Quebec Cardinal Marc Ouellet, who is considered by some to be a leading contender for the Vatican's top post, says he knows he must be ready to become the next pope as cardinals prepare to select Benedict's successor.

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From his personal residence at the Vatican, Ouellet spoke with CBC's Chief Correspondent Peter Mansbridge about the possibility of becoming the next pope and first non-European to ever hold the position.

"I have to be ready even if I think that probably others could do it better," Ouellet said when asked if he wants to become the next pope.

"My name is circulating, but I am very careful to go beyond this sort of media expectations," he said.

The interview airs on The National on Monday March 4 and Tuesday March 5 at 10 p.m. ET/10:30 p.m. NT on CBC-TV. It airs on CBC News Network at 9 p.m. ET/11 p.m. PT on both dates.

The selection of a Canadian as pontiff would be unprecedented. A non-European cardinal has never been chosen to lead the church. The conclave is expected to begin in mid-March — with a date to be announced soon.

Ouellet, considered by some to be a favourite for the position, is one of three Canadians — including Cardinal Thomas Collins from Toronto and Quebec Cardinal Jean-Claude Turcotte — who will participate in the conclave to select the next pope.

Ouellet participated in 2005 conclave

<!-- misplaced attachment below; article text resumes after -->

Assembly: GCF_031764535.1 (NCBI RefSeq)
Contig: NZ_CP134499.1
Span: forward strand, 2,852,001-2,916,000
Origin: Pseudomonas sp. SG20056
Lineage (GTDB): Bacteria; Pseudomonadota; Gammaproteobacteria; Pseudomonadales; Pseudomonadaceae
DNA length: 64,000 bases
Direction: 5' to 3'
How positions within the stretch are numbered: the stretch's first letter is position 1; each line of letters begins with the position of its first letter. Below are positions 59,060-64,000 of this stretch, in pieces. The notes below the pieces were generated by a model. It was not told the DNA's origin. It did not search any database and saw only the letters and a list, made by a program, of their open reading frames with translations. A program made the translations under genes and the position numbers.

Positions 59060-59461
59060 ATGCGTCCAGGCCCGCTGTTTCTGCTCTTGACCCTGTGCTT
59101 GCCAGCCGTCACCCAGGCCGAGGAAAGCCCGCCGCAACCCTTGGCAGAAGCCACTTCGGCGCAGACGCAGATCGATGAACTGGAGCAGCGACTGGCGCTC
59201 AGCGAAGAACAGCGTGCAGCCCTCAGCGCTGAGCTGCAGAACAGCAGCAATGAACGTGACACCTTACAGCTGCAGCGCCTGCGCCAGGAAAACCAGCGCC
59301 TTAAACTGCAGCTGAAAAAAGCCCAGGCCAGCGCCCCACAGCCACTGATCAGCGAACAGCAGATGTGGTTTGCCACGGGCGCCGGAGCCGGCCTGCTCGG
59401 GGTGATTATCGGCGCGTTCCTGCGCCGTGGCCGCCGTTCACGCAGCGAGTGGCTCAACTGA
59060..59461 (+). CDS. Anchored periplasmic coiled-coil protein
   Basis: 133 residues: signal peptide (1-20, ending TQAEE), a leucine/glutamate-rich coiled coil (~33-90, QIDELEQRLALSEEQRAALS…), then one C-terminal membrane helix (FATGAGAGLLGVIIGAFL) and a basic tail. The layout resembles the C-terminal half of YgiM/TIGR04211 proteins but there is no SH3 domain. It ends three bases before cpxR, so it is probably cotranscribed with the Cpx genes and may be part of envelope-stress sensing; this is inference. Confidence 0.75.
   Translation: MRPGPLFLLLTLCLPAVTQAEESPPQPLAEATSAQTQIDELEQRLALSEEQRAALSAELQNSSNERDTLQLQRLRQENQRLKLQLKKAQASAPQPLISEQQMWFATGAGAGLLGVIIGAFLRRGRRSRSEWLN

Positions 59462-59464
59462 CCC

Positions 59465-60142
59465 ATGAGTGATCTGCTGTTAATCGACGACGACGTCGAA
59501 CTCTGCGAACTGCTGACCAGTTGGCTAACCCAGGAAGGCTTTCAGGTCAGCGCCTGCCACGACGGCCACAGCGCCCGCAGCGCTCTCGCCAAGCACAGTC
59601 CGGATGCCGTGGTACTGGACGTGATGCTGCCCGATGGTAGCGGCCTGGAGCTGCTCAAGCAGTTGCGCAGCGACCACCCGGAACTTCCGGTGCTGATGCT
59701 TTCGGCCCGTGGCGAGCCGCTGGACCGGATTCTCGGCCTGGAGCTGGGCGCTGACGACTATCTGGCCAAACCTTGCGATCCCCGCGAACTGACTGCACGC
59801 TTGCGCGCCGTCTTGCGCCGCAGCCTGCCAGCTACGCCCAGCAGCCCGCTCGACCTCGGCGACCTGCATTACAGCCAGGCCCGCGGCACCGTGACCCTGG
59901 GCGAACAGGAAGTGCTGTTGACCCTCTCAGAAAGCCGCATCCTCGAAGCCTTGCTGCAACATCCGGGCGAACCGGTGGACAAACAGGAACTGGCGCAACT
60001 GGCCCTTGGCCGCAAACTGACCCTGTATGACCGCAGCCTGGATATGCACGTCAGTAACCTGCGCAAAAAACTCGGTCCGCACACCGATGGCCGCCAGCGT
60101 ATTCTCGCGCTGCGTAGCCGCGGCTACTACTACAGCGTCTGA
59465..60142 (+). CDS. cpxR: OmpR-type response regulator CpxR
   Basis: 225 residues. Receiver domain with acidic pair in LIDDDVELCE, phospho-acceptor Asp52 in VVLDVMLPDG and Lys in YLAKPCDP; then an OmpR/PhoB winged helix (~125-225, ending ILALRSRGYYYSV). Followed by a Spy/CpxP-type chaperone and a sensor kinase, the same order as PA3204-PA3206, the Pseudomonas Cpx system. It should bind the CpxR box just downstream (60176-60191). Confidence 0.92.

Ouellet's current role at the Vatican has him overseeing the appointment of bishops. He is also an active member of several Roman Catholic commissions and committees.

Ouellet was appointed metropolitan archbishop of Quebec in November 2002, and elevated to the Sacred College of Cardinals one year later. He participated in the conclave that led to the papal election of Benedict in April 2005.

He is also prefect of the Congregation of Bishops and president of the Pontifical Commission for Latin America.

Born in La Motte, in northwestern Quebec, Ouellet spent several years working in Colombia early in his priesthood. Among his six languages, he speaks fluent Spanish — apparently with a Colombian accent.

Tracey Rowland, the author of a book on Pope Benedict’s theological writing and Dean of Melbourne’s John Paul II Institute for Marriage and Family, has said Ouellet is a highly regarded theologian.

But in Quebec, many see Ouellet as a social conservative, whose views are far to the right of the prevailing attitude on issues ranging from birth control to homosexual marriage to women in the priesthood.